SINGAPORE (May 4): Analysts are keeping a rather neutral stance on DBS Group following the group’s 29% y-o-y drop in 1Q earnings and uncertainties from the Covid-19 outbreak.

Despite the bank’s drop in earnings, it is keeping its dividend for the quarter at 33 cents per share.

DBS CEO Piyush Gupta said that while the bank’s expenses will be tightened, there will be no retrenchments or pay cuts, although discretionary non-staff costs will be reduced. Investments will be prioritised, and bonuses will be aligned to earnings, said Gupta in his commentary in the bank’s earnings announcement.

See: DBS increases provision but keeps 1Q dividend at 33 cents

RHB Group Research has kept its “neutral” rating on DBS but with a lowered target price of $18.70 from $21.50 previously.

In an Apr 30 report, analyst Leng Seng Choon says, “Uncertainties make it unlikely for DBS to revert to its five-year historical average price-to-net book value of 1.19 times in the near term.”

The research house expects future earnings to remain weak. For FY20, the group’s management has guided for profit before allowances to be about FY19’s level. Hence, FY20-21 earnings estimates have been cut by 14% each, mainly due to increased provisioning expectations.

DBS also guided for credit costs to rise between $3 billion and $5 billion (80- 130bps) cumulatively over two years. Small & medium enterprise loans are higher risk in the current circumstances, and accounts for 10% of DBS’ loans composition.

However, these are predominantly secured against property. RHB has forecasted overall FY20-21 provisions of $2.38 billion and $1.78 billion, which works out to a cumulative 114 basis points for this timeframe.

Meanwhile, CGS-CIMB shares similar sentiments as it continues to recommend “hold” on DBS with an unchanged target price of $18.80.

DBS cites the recession in FY02-03 and the GFC over FY08-09 as reasonable case models to gauge the impact of Covid-19.

In a Thursday report, analyst Andrea Choong says, “We reiterate that the key difference between then and now are the swift and conjoined relief efforts by regional central banks to provide cash flow assistance, although at the expense of credit risks materialising once the aid wears off.”

Meanwhile, two-thirds of 1Q20’s 99bp credit costs ($1.09 billion) were pre-emptive macro overlays for Covid-19. Over half of the 35bp SPs ($383 million) were due to loans to an oil and gas (O&G) trader classified as non-performing loan (NPL) in 1Q20. More charges are likely as investigations are still ongoing.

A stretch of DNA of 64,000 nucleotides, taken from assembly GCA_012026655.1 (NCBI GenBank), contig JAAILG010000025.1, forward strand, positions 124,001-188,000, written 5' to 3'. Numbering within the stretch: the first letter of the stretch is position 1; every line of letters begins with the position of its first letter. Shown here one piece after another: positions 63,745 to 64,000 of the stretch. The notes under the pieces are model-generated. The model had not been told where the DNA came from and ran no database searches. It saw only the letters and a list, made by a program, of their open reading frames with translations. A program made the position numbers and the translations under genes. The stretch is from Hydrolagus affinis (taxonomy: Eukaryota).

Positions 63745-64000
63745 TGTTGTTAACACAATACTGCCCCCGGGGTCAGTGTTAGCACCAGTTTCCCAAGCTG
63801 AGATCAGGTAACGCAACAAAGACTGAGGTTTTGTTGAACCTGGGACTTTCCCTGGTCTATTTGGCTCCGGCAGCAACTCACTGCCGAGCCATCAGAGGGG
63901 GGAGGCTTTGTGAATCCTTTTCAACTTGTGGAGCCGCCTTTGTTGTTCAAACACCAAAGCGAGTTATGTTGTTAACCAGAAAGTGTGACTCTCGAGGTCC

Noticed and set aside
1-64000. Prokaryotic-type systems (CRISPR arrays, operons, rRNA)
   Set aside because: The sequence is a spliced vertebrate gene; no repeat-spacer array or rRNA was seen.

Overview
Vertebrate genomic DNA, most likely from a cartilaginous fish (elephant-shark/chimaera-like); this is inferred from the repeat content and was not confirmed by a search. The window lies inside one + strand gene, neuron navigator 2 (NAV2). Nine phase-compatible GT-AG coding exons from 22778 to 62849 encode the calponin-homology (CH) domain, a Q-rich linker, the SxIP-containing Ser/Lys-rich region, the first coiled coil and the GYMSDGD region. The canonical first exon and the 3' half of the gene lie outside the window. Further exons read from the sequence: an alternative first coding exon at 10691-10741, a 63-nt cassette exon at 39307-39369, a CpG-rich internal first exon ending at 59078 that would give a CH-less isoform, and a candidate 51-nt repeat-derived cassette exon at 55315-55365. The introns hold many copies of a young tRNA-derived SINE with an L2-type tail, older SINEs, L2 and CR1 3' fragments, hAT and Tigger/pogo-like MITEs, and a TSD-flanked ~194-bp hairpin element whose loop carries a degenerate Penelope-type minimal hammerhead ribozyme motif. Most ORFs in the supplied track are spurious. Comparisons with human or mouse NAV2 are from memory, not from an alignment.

See: DBS, OCBC, UOB likely to record impairments owing to Hin Leong Trading bankruptcy: Phillip Securities

DBS indicated that $46 billion worth of corporate loans (12% of loans) will be directly impacted by the pandemic-driven slowdown; 20% of these are under close monitoring. O&G exposures rose to $23 billion (6% of loans) from $17 billion in 3Q17 as DBS remains supportive of oil majors, state-owned enterprises, and those with solid operating metrics, although it expects further impairments from its $1 billion portfolio of performing offshore support vessels.

All in, it cautions about 80-130bp in cumulative credit costs over FY20-21 as Covid-19 relief measures wear off.

“We keep our FY20/21F credit costs estimates at 60bp/50bp. Total quarterly impairments should moderate given the front-loading of GPs in 1Q20. Incremental SPs q-o-q are a likely scenario, alongside which GPs should decline,” says Choong.

On the other hand, Maybank Kim Eng has a more bullish stance on DBS as it is keeping its “buy” call with a lower target price of $21.99 from $22.10 previously.

In a Thursday report, analyst Thilan Wickramasinghe believes that the bank remains operationally resilient.

Net loans expanded 6% y-o-y driven by non-trade corporate lending. The group’s management claims a resilient pipeline especially in real estate; the technology, media and telecom (TMT) sector; and restructuring loans.

Additionally, DBS’ North Asia operations (Taiwan, China, HK) are rebounding following lockdowns in 1Q20.

“We believe the group’s liquid balance sheet, especially for USD (78% LD ratio) provides opportunities for market share gains. Management claims improved pricing power, even for large corporate customers while government risk sharing schemes should also provide higher return opportunities,” says Wickramasinghe.

Meanwhile, allowances increased 14 times y-o-y, with 65% of this representing general provisions and is one-third driven by cautionary management overlay. SMEs, Aviation and Oil & Gas exposures need to be closely watched, although high levels of collaterals, existing provisions and government support programs should provide some relief.

“Nevertheless, we expect credit charges to remain elevated up to 2023 and NPLs to rise to nearly 3% (compared to 1.6% now) as the pandemic works its way through,” says Wickramasinghe.

As at 12.00pm, shares in DBS Group are trading at $19.72 or 1.0 times FY20 book with a dividend yield of 6.6%, according to CGS-CIMB’s estimataes.